I wanted to make a whistle for quite some time now, but just never gotten to it. I also knew I would like to involve my daughter in the making of… which worked out great!
Everything used (material wise) for this project was from the cutoff bin (ok, I don’t have an actual bin – it’s just pieces that were left on my workbench and I didn’t have the heart to brush into the trash). I took on this project with a rough idea of what I should do, and came out with a few new lessons that I hope to pass on in the following writeup so you might have a better start than I did:
Here is the process in a step by step:
Step 1: The Material
To start with, I picked a long piece of 3/4” cherry, I trimmed it to be 3/4” x 3/4” so that it’ll be square, and cross cut it to smaller parts about 4”-6” each. I also marked the center of the end grain, and a center line on each side about 1” long where the whistle work will take place. these are mostly rough measurements just to get me close enough as long as they are the same on all sides (you can see I’ve actually marked all 4 sides with a center line which is not necessary, but I figured since I’m in the ‘marking’ zone, I might as well put it all out there if I need to modify or make a mistake and want to flip it 90 degrees – which didn’t happen):
Step 2: The Hole
I had previously turned some maple to ~3/8” that I will use as the insert (will be discussed shortly). you could turn some material, or just get a hardwood dowel (make/buy) of a known size. Based on this size you should drill the hole.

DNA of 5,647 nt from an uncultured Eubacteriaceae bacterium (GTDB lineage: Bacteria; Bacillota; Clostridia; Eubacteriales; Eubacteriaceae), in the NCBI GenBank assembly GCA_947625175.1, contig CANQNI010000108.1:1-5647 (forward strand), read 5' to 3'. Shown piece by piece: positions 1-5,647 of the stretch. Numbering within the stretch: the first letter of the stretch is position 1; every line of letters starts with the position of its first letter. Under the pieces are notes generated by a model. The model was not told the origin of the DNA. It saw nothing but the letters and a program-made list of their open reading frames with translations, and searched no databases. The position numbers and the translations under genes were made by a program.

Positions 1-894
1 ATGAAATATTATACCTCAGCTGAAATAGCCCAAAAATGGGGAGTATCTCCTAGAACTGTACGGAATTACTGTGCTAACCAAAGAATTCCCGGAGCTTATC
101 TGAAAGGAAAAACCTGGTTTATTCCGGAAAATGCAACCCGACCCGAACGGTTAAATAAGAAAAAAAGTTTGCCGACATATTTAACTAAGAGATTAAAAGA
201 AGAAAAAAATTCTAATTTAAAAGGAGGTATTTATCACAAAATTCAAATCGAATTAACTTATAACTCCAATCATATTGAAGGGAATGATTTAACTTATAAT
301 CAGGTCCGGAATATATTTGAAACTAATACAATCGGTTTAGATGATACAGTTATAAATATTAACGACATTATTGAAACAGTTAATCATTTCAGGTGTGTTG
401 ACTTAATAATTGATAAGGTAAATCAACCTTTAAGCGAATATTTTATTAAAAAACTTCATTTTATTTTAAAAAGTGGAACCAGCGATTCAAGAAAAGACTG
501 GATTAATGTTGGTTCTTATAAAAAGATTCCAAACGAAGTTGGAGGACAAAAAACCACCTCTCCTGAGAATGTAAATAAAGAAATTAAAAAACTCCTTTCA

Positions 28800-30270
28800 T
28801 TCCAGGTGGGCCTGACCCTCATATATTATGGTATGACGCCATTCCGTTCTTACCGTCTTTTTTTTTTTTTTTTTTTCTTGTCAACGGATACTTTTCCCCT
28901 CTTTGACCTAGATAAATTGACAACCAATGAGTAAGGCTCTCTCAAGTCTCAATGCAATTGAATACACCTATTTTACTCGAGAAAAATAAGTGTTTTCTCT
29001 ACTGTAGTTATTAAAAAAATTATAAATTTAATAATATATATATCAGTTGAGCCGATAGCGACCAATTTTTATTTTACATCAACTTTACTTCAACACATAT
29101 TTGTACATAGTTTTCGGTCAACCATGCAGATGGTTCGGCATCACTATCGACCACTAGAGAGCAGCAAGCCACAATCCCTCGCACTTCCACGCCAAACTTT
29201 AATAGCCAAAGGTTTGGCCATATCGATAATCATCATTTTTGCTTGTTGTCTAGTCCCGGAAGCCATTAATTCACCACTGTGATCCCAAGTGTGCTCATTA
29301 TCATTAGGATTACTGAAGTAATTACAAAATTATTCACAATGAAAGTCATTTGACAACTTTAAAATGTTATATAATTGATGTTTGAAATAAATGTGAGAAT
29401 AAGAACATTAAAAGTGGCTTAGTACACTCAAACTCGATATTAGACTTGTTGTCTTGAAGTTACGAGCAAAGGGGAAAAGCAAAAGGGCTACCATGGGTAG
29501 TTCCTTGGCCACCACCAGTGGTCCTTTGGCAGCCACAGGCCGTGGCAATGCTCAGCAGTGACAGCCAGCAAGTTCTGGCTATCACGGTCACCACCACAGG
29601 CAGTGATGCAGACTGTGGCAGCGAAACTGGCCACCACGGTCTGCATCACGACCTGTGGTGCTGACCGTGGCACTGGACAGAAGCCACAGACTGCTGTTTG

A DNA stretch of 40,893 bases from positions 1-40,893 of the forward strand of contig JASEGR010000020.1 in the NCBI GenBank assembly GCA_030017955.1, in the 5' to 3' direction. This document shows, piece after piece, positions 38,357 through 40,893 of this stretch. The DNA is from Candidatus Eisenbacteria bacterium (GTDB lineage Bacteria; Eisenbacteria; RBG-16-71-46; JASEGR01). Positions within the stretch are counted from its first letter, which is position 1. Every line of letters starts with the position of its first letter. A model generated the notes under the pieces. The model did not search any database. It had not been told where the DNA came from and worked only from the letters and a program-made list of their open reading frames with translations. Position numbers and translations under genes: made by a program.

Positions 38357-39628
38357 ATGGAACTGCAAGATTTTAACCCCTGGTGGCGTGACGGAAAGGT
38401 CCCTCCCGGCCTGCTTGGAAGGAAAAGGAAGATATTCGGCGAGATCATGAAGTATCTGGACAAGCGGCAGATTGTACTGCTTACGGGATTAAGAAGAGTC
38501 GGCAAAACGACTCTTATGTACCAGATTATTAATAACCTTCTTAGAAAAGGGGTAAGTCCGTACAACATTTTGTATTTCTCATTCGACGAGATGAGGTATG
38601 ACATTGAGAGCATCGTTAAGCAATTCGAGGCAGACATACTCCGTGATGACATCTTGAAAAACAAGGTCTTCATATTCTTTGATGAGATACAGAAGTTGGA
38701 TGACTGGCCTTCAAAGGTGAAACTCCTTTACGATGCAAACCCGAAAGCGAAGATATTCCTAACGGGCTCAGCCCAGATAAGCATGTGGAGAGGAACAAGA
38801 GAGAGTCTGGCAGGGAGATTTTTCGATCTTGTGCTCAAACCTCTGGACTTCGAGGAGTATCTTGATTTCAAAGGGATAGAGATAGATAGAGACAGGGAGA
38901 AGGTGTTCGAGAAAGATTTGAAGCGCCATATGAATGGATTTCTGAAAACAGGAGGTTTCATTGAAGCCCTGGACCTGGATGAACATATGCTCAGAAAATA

I clamped the parts vertically, and using a 1/4” drill bit drilled a pilot hole. then using a 3/8” drill bit I finished it up. the hole depth is not critical as long as it is deeper than ~1”. the deeper the hole, the deeper/lower the tone of the whistle will be – play around with it and have some fun. make them of varying depths and experiment:
I drilled these to ~4” deep
Step 3: The Vortex Chamber (Wedging it out)
This is where the magic happens. an angled cut and material removed creates a chamber where air circulates and create a vortex of which one side effect is the production of sound – a whistle!
I marked a cross line 1/2” from the end (end with hole), and marked another slanted line that forms a V of sorts both meet at the center of the part (marked earlier). I did not measure this angle, but simply drew it with a ruler somewhat close (by eye) to 45. these 2 lines will be cut (handsaw is easy) to remove that wedge out. What I had found was that it was easier to cut the angled cut first and then make the vertical cut to meet it at it’s end as opposed to try to aim the angled cut to be straight, angled, AND meet the other cut at it’s end:
after both cuts are done, a little cleanup with a chisel wider than the part to smooth things out just a tad bit (don’t go crazy taking a lot of material off here since you’ll change the depth of this wedge which should stay centerline of the part:
Step 4: The Mouthpiece (the insert)
Other than the previously cut chamber, this is the 2nd part making the magic. the insert. the insert will block most of the mouth opening, and allow only a narrow passage of air into the chamber which in turn will circulate to make the tune.
The insert itself is a round dowel the size of the hole made in step #2, it should sit flush with the straight cut made in step #3, and should be made long enough to be able to grab and pull back out for working on the fit (will be trimmed to size later on)
To do this we’ll need to block the opening in my case – the 3/8” hole with a 3/8” dowel, but leave some of it open to allow some air to pass through. to do this I used a hand plane mounted in my workbench vise, and took a few passes with the maple dowel to create a flat: